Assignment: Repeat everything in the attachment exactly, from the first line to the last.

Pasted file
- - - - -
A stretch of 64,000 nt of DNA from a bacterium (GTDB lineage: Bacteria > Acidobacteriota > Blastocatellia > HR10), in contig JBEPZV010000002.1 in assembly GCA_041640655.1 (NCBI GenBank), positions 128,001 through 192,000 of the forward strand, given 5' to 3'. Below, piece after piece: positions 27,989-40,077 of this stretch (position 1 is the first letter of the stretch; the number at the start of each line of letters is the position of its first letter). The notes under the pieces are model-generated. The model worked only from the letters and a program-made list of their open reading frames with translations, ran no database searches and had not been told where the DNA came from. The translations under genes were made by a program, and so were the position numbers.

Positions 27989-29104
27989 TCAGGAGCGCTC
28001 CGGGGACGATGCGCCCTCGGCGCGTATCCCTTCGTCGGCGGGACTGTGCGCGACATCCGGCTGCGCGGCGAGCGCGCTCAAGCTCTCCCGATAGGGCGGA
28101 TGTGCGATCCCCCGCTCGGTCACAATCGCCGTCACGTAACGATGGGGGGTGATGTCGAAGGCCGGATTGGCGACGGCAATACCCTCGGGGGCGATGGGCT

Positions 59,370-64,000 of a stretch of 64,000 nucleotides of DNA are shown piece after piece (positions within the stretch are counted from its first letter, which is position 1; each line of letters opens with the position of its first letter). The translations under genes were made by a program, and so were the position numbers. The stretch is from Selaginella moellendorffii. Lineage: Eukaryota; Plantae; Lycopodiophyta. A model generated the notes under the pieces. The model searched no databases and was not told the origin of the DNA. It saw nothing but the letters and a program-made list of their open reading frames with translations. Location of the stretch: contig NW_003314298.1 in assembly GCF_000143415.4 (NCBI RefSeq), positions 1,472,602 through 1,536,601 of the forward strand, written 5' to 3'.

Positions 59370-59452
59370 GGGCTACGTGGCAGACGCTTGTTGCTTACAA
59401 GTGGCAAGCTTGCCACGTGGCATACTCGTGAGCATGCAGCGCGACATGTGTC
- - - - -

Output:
A stretch of 64,000 nt of DNA from a bacterium (GTDB lineage: Bacteria > Acidobacteriota > Blastocatellia > HR10), in contig JBEPZV010000002.1 in assembly GCA_041640655.1 (NCBI GenBank), positions 128,001 through 192,000 of the forward strand, given 5' to 3'. Below, piece after piece: positions 27,989-40,077 of this stretch (position 1 is the first letter of the stretch; the number at the start of each line of letters is the position of its first letter). The notes under the pieces are model-generated. The model worked only from the letters and a program-made list of their open reading frames with translations, ran no database searches and had not been told where the DNA came from. The translations under genes were made by a program, and so were the position numbers.

Positions 27989-29104
27989 TCAGGAGCGCTC
28001 CGGGGACGATGCGCCCTCGGCGCGTATCCCTTCGTCGGCGGGACTGTGCGCGACATCCGGCTGCGCGGCGAGCGCGCTCAAGCTCTCCCGATAGGGCGGA
28101 TGTGCGATCCCCCGCTCGGTCACAATCGCCGTCACGTAACGATGGGGGGTGATGTCGAAGGCCGGATTGGCGACGGCAATACCCTCGGGGGCGATGGGCT

Positions 59,370-64,000 of a stretch of 64,000 nucleotides of DNA are shown piece after piece (positions within the stretch are counted from its first letter, which is position 1; each line of letters opens with the position of its first letter). The translations under genes were made by a program, and so were the position numbers. The stretch is from Selaginella moellendorffii. Lineage: Eukaryota; Plantae; Lycopodiophyta. A model generated the notes under the pieces. The model searched no databases and was not told the origin of the DNA. It saw nothing but the letters and a program-made list of their open reading frames with translations. Location of the stretch: contig NW_003314298.1 in assembly GCF_000143415.4 (NCBI RefSeq), positions 1,472,602 through 1,536,601 of the forward strand, written 5' to 3'.

Positions 59370-59452
59370 GGGCTACGTGGCAGACGCTTGTTGCTTACAA
59401 GTGGCAAGCTTGCCACGTGGCATACTCGTGAGCATGCAGCGCGACATGTGTC